Patronage – and the lovliest dolphin and naked boy fountain in the world

Dolphin boy fountain by David Wynne

I once worked in the garden of the David Wynne, who made this fountain – and am glad that his client was not the Caliph El Madhi

What a beautiful fountain, with the silver dolphin and the naked boy!.

A Greek of Constantinople made it, who came travelling hither in the days of my father, the Caliph El Madhi (may earth be gentle to his body and Paradise refreshing to his soul!). He showed this fountain to my father, who was exceptionally pleased, and asked the Greek if he could make more as fine. “A hundred,” replied the delighted infidel. Whereupon my father cried, “Impale the pig.” Which having been done, this fountain remains the loveliest in the world.

The fountain delighted David Wynne’s clients and, I guess, it pleases most visitors to Tower Bridge in London. My advice to those who commission public art is: beware of abstract art. They should think in terms of cultural strata. However much the the organizer of a disco may adore Karlheinz Stockhausen, it would not be a popular choice for the playlist.

22 thoughts on “Patronage – and the lovliest dolphin and naked boy fountain in the world

  1. Paul

    I think this may be David Wynne’s ‘Girl with a Dolphin’. I think David Wynne’s Boy with a Dolphin is outside a Mercedes-Benz showroom on the Chelsea Embankment. Lucky Merceded-Benz. Although I admire ‘Boy with a Dolphin’ from an engineering point of view, I much prefer the symetry of the sculpture at Tower Bridge; especially when it is backlit by the sun through the water droplets. It is difficult to see how an adult or child could not connect with this piece.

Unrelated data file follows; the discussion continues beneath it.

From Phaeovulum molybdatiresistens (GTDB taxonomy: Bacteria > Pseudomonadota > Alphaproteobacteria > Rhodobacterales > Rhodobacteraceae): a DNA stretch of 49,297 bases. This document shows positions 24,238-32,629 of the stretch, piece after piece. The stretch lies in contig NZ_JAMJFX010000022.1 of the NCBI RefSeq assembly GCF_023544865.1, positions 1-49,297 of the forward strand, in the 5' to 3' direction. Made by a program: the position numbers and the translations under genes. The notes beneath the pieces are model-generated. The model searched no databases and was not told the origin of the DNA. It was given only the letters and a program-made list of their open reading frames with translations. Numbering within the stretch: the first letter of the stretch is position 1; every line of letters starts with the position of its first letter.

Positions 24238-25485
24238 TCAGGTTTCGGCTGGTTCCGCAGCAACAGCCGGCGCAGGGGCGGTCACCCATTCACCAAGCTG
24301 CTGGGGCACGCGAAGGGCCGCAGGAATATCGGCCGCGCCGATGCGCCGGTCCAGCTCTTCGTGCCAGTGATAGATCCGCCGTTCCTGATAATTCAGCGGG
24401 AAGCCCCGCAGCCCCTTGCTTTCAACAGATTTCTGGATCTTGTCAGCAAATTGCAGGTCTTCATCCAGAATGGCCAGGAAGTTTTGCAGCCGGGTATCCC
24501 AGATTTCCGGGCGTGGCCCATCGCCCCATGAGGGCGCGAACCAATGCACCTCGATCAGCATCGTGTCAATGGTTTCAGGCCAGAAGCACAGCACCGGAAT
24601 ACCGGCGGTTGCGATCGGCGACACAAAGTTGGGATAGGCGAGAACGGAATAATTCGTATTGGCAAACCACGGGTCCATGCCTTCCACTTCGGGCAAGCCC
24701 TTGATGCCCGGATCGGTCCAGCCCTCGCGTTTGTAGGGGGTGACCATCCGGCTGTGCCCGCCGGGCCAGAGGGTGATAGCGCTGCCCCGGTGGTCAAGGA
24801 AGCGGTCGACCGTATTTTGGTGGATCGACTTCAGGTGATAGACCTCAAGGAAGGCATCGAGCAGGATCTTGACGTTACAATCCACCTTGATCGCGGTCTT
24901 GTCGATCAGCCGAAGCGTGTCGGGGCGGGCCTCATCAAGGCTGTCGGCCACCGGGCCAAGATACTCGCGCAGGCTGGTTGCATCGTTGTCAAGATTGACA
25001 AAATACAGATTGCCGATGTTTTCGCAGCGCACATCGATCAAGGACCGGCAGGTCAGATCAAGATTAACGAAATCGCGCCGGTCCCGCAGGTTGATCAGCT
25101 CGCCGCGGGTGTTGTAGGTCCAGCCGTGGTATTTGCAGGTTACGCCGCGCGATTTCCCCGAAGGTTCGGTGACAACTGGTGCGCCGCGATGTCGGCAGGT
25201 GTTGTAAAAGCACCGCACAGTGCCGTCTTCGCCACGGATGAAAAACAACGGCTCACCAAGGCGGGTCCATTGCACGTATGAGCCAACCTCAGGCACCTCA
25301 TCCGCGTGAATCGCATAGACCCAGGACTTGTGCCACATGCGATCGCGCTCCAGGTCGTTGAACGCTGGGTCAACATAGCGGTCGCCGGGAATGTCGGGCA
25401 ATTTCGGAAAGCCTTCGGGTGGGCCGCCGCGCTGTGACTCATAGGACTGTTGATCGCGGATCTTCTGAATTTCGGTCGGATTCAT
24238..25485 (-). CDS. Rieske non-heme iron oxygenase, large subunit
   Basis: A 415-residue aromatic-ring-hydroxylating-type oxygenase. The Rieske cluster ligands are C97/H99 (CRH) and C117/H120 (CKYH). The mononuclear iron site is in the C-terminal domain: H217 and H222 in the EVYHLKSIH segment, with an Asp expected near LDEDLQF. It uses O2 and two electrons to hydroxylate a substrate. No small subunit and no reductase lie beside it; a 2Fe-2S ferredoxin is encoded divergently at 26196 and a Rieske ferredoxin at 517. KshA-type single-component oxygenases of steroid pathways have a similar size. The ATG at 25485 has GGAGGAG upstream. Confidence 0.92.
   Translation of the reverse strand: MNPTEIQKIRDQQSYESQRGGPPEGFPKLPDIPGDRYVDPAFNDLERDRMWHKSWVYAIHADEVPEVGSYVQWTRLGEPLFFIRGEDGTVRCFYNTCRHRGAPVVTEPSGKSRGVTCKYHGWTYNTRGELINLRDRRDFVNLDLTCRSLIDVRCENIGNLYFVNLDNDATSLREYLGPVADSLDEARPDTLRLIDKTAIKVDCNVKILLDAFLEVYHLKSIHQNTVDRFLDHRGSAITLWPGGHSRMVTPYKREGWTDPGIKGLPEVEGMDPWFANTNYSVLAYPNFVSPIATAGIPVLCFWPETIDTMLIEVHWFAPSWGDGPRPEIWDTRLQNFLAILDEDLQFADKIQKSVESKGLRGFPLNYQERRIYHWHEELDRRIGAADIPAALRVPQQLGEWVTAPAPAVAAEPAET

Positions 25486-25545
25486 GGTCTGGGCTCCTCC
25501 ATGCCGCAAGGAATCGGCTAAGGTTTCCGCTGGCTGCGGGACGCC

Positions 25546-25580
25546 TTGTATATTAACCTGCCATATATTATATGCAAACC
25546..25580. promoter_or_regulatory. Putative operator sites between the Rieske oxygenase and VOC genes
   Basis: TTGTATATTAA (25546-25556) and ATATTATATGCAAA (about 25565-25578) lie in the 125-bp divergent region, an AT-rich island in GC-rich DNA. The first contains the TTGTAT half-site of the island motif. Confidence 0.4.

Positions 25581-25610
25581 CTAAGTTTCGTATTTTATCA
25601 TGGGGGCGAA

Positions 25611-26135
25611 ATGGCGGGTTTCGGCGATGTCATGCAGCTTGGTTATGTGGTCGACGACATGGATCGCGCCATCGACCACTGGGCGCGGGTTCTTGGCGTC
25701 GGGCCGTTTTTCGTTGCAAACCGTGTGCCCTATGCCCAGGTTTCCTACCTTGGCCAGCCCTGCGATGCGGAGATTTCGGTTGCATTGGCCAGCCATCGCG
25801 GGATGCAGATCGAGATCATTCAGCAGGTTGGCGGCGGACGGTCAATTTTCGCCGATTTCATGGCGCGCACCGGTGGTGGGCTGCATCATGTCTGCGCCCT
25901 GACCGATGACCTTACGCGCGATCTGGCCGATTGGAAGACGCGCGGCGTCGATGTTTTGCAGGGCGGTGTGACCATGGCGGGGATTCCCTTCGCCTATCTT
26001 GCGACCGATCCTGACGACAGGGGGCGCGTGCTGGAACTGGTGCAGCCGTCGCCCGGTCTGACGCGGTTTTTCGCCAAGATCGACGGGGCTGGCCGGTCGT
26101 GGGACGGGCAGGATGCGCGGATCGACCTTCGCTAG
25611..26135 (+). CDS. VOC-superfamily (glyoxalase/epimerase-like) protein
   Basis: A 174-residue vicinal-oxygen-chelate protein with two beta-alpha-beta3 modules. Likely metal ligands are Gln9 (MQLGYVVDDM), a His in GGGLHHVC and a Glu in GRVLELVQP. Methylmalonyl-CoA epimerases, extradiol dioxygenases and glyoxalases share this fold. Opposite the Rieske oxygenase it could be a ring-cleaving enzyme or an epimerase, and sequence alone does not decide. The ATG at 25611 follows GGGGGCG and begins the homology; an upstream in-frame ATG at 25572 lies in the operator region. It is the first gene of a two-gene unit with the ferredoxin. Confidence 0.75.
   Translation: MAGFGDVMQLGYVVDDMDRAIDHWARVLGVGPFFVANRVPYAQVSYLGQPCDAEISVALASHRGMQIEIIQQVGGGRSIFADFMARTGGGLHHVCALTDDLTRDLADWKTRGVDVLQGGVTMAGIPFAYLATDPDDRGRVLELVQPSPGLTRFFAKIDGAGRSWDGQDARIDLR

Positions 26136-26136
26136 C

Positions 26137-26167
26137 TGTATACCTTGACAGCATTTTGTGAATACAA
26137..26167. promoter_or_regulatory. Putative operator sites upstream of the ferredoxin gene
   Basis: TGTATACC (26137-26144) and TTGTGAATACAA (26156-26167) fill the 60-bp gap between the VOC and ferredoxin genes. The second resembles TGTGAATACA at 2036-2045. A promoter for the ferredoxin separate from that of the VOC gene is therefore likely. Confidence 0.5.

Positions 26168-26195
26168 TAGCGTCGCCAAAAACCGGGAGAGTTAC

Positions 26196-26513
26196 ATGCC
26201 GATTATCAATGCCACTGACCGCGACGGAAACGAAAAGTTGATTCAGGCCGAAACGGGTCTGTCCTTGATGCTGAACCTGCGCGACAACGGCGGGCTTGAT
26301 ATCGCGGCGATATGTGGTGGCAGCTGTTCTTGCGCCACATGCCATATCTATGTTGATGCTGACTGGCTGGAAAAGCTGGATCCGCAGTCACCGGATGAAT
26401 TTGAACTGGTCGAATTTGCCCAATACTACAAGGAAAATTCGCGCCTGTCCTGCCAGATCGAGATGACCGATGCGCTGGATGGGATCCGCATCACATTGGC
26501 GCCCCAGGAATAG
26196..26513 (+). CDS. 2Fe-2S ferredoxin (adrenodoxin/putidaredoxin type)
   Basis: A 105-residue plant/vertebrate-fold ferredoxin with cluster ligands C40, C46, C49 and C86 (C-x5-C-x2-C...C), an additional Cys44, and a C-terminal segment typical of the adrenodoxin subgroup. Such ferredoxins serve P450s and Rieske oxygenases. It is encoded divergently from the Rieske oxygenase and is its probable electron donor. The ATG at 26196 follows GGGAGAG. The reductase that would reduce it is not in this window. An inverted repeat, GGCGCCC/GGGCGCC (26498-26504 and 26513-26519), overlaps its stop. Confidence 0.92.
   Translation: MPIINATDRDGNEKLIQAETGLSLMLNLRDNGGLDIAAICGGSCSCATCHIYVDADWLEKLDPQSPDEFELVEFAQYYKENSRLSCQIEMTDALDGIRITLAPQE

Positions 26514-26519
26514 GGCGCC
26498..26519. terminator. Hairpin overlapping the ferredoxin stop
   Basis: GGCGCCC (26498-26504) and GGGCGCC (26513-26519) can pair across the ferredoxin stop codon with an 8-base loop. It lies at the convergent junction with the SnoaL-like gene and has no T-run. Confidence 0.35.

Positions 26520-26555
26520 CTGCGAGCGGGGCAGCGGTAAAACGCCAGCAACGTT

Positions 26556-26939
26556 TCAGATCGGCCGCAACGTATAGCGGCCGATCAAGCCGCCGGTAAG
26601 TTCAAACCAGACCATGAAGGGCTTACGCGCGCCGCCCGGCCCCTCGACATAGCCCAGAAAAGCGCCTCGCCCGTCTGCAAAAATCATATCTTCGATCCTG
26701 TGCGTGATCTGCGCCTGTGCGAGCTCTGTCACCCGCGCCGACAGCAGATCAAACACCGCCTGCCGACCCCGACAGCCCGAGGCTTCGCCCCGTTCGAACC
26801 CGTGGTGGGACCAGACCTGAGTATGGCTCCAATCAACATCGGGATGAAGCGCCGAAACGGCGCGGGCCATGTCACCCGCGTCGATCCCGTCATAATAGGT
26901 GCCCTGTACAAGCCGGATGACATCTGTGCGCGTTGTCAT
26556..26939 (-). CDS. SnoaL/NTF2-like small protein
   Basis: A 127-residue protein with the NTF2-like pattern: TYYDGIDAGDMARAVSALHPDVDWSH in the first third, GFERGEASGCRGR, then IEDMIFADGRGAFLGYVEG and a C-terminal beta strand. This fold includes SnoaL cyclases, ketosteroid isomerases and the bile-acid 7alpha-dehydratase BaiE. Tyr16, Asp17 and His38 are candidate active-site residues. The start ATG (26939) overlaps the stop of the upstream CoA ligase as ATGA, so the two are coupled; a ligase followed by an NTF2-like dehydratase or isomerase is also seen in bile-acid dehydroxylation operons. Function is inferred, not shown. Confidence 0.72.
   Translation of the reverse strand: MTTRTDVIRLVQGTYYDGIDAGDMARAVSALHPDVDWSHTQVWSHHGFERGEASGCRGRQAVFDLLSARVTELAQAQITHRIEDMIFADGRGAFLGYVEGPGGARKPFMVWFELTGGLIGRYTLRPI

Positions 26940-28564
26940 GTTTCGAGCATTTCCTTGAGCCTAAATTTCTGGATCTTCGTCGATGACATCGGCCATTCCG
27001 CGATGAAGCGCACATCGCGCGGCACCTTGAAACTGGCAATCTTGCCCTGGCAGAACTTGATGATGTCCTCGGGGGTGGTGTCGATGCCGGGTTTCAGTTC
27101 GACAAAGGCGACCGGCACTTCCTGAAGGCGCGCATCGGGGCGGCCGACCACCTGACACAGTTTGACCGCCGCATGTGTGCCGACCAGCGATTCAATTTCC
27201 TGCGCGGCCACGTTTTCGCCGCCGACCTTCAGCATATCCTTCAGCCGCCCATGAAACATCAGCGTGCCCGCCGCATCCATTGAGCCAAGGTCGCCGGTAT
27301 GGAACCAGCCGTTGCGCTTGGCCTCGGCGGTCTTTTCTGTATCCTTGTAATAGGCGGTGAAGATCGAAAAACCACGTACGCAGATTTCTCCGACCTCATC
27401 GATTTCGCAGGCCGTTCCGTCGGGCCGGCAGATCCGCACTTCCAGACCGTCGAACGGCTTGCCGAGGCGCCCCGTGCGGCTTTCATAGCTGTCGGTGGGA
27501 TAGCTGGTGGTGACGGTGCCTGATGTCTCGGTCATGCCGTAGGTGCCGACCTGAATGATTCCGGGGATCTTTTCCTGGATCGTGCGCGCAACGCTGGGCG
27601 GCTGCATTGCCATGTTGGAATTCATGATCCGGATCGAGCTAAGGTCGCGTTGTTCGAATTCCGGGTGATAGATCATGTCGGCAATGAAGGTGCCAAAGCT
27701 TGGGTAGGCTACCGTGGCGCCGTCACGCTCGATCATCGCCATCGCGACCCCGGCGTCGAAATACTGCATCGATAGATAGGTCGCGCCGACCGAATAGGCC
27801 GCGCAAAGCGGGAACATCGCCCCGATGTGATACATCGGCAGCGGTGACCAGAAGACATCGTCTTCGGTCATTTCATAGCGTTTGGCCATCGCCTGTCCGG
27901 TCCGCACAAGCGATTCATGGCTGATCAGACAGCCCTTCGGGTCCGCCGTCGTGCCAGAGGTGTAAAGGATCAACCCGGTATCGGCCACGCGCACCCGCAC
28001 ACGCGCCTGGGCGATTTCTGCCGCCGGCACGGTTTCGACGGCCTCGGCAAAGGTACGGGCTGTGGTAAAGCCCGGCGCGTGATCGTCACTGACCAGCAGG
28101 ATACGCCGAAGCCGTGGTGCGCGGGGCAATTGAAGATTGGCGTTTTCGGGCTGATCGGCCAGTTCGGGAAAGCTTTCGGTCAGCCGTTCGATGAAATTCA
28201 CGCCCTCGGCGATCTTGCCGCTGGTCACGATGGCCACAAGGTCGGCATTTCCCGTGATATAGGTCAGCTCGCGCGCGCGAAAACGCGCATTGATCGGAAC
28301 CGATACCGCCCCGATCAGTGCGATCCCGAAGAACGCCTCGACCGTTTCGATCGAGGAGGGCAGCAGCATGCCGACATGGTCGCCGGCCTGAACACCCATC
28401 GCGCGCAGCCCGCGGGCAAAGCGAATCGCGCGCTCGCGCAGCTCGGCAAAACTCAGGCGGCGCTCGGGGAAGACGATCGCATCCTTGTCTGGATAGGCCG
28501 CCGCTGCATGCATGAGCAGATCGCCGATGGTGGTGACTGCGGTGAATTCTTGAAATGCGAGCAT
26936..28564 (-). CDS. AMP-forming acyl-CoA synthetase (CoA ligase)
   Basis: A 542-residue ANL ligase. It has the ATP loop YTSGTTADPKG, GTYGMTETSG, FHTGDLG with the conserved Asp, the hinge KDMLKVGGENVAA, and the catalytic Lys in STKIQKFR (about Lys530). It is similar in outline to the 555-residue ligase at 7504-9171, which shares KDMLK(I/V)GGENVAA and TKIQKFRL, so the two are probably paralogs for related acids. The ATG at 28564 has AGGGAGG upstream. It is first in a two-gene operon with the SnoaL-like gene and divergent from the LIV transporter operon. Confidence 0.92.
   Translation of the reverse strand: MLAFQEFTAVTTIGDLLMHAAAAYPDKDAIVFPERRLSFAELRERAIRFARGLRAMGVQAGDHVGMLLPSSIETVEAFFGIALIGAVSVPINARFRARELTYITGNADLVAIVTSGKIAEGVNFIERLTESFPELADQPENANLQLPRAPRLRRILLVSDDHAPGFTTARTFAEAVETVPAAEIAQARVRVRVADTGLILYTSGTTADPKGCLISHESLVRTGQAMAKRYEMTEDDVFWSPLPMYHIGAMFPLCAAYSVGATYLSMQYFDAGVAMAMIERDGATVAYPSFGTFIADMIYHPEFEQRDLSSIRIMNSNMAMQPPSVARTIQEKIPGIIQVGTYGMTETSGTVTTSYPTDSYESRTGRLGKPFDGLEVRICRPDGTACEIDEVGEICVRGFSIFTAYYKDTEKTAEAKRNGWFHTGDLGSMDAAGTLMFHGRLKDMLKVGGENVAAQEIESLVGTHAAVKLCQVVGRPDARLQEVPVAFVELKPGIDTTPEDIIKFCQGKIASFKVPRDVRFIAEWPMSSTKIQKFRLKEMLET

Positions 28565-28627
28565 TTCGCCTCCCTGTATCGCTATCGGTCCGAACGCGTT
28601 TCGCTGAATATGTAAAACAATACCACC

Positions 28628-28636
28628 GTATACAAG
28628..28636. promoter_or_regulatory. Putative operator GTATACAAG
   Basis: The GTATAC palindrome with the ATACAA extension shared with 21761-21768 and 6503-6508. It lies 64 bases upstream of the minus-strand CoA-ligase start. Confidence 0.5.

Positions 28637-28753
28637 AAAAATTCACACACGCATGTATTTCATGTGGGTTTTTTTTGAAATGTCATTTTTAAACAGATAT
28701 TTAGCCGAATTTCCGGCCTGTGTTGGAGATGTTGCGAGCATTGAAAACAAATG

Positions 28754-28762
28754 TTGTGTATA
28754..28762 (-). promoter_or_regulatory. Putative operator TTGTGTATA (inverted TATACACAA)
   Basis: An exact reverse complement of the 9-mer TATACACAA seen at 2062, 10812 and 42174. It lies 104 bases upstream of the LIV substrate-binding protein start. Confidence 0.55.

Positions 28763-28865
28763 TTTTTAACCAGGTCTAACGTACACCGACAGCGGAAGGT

2. Christine

    I agree, David Wynne excels at lyrical figurative sculpture. While Henry Moore excels at abstraction.

    Adults and children possibly engage with the two very different sculpturors differently. For children I imagine David Wynne’s representations are pure delight to behold, while Moore’s sculptures are more phenomenological, becoming impromptu playgrounds to both animals and children!
    [ ] and [ ]

    Pendleton King Park in Altanta Georgia has a children’s sculpture garden. This garden opened with a performance by the children.
    [ ] See also: [ ]

    Hmmm. [ ]

    1. Tom Turner Post author

      Lawrence and Christine: I am delighted to have these two contrasting comments. Lawrence has found a ‘harsh light of day’ photograph of the girl and an even harsher photo of a dolphin in an old folks home. The photos make his point. Christine links to a wonderful photo of a Henry Moore wandering among sheep. I would be very happy to have a Children’s Sculpture Garden IF AND ONLY IF the children loved the sculpture (see previous post on Kensington Gardens). It would be a crime to fill it with ‘good taste’ works which appealed to the adults on the selection committee but not to the children. And this is where I disagree with Lawrence and, in fact, with the most of what is called ‘public art’: it relates to the taste of an Arts Committee, or a designer, and not to the taste of the audience. Hence my musical comparison. Karlheinz Stockhausen appeals to a refined and educated audience but not to the public. So if the public is going to pay for a public concert, they should not have the programme determined by people with the refined taste that is only likely to come from studing music at college.